The fun folks at Twitter have done
the business world a(nother) huge favor. First, as we all know, they
created Twitter. And most of us know there’s a lot of value in Twitter.
It’s just not always 100% obvious to us. It’s so new we often wonder
(at least I do) What else can I do with this to help make my business run better?
So Twitter has given us some help to answer this question. It takes the form of their “Special Guide” Twitter 101 for Business. And it’s worth a look.
The guide starts with a short overview
of what Twitter is, how it works and how to use it. Good bootcamp type
of information but still useful. One of the first things they make
clear is that Twitter is recipient-controlled so if you want it to be effective your posts must be compelling.
Hmm. Businesses should create and deliver compelling messages if they want people to listen. What a novel idea! Funny how it’s taken a group of techies to drive this message home.
The guide also suggests integrating Twitter with existing
communication channels. Tony Hsieh, CEO at Zappos, shared with me that
Twitter is just one of many channels for them to connect with their
customers, and certainly not the most important. This is good advice.
It’s too easy to fall in love with sexy new technology (like Twitter)
and over-invest in it. Keep a balanced perspective.
Then they review basic Twitter terminology. If you’ve actively used Twitter for more than a week, you’ll know these already.
My second favorite section is: Best Practices.
Here they talk about three key ideas that affect how you use Twitter.
These are not necessarily apparent to a newcomer, so they are valuable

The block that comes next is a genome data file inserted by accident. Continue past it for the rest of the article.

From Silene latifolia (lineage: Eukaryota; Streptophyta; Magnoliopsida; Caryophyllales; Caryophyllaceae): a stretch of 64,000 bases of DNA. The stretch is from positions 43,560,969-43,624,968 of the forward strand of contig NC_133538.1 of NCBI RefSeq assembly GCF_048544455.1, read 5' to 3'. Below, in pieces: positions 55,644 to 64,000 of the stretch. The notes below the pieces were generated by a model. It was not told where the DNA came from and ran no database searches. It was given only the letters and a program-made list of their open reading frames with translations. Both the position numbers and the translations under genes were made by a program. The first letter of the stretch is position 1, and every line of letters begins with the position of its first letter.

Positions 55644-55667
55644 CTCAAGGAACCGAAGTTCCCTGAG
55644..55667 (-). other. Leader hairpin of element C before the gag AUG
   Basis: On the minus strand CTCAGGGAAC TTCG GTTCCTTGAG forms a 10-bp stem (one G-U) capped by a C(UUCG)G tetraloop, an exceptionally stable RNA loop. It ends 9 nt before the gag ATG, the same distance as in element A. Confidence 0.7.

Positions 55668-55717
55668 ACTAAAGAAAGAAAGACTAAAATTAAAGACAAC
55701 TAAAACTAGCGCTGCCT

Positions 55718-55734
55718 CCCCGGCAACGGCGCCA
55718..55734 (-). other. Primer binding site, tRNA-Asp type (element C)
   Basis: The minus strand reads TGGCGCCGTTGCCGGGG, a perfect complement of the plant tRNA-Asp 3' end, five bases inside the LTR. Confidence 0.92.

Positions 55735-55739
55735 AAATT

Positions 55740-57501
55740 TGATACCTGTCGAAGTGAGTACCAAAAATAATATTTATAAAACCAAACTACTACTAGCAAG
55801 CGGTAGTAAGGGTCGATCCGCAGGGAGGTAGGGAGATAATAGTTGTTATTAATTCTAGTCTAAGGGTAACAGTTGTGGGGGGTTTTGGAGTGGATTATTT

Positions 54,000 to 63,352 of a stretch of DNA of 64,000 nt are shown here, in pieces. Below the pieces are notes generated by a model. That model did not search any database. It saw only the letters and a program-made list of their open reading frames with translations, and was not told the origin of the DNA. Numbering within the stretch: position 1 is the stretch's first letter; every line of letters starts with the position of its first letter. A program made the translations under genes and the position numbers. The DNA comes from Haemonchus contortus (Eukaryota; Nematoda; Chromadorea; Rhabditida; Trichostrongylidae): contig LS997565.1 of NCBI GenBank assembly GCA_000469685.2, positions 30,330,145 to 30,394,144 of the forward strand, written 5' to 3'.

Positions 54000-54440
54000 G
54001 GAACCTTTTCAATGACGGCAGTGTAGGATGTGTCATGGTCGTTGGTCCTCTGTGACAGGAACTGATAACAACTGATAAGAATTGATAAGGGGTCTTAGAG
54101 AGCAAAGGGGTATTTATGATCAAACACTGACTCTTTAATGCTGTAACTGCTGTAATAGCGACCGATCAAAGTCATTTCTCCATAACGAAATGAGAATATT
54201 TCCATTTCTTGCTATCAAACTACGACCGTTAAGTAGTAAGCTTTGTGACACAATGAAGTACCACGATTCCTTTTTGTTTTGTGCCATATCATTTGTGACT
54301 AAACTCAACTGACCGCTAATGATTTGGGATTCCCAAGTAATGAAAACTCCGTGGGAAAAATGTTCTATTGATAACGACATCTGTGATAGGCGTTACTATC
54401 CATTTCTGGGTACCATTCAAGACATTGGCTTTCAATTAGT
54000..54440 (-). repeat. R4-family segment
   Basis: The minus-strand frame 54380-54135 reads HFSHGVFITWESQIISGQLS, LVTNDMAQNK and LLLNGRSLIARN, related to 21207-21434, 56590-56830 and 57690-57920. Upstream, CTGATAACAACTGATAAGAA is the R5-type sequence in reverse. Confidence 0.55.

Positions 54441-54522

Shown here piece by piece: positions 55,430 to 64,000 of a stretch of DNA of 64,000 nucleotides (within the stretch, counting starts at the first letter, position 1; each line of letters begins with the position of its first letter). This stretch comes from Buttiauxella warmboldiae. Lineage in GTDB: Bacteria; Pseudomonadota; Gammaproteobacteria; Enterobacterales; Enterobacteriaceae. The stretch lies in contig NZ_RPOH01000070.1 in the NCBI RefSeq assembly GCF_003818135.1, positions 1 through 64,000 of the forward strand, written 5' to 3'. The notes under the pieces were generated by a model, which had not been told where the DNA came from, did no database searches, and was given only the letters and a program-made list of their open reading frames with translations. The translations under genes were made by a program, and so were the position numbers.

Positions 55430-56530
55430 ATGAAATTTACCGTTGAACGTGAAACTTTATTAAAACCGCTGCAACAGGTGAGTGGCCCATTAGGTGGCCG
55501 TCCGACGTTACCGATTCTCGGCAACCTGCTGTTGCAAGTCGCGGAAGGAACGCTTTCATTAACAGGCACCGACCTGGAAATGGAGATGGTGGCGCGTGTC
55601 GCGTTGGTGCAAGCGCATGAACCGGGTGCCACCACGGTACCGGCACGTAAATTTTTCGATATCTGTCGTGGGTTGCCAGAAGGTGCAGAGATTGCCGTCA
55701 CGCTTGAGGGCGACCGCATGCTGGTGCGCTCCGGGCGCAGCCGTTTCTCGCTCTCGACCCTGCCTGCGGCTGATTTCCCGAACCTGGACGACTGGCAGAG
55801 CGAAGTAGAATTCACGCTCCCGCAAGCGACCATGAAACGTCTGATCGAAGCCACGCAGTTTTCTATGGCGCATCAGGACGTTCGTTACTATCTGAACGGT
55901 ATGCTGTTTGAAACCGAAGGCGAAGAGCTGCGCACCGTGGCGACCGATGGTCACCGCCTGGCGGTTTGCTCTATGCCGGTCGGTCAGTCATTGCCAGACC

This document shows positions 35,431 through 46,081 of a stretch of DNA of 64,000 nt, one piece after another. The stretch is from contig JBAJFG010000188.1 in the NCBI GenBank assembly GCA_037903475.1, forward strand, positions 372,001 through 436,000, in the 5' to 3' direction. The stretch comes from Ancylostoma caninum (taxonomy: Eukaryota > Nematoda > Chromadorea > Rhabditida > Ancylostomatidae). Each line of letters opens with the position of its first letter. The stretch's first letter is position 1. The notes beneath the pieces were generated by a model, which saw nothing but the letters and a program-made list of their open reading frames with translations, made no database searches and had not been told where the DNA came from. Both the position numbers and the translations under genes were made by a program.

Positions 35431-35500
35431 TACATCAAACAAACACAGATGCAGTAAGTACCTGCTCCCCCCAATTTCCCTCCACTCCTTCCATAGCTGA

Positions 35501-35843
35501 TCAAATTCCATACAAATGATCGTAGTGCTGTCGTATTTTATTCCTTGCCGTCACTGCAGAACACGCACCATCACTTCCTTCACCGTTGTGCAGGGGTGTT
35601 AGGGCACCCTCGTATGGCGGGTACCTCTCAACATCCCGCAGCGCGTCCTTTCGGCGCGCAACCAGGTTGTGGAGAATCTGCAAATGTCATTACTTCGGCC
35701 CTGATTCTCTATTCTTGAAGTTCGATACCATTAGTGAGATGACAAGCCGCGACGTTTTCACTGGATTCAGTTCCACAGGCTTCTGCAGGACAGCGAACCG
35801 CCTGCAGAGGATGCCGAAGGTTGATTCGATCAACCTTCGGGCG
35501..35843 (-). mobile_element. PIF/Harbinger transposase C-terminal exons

in this guide.
First, Twitter is a place to build relationships. Too true. Tony Hsieh affirms this:
“As you can see, most of the tweets
are not about business or marketing, but it’s a great way for us to
connect on a more personal level with both employees and customers.”
Second, Twitter is real time. Different than many other channels
we’re used to. This gives us more options. And obligations. They point
out that customer seeking help via Twitter want quick results. Waiting
several days will not cut it.
Third, the guide offers advice on how to measure the value of using
Twitter in your organization. They rightly suggest to view the whole
experience first before trying to measure the ROI. But they also offer
tips to quantify the value Twitter offers you.
Finally, we come to the best part of Twitters new business guide: The case studies.
This section has 10 examples of companies that use Twitter. From
well known brands like Dell, Pepsi and JetBlue to small companies of
all kinds. They feature a coffee shop, an online marketplace, a winery,
a dessert franchise, a pizza place and the largest clothing
manufacturer in the U.S.
These stories tell what people are doing with Twitter and how it’s helping their businesses. They show how Dell is raising awareness, connecting with customers and increasing sales. They talk about how Teusner Wines is building trust, gathering feedback and sharing information in ways that build their business. And they explain how Pepsi is finding new audiences, handling customer complaints and responding more quickly to customers using Twitter.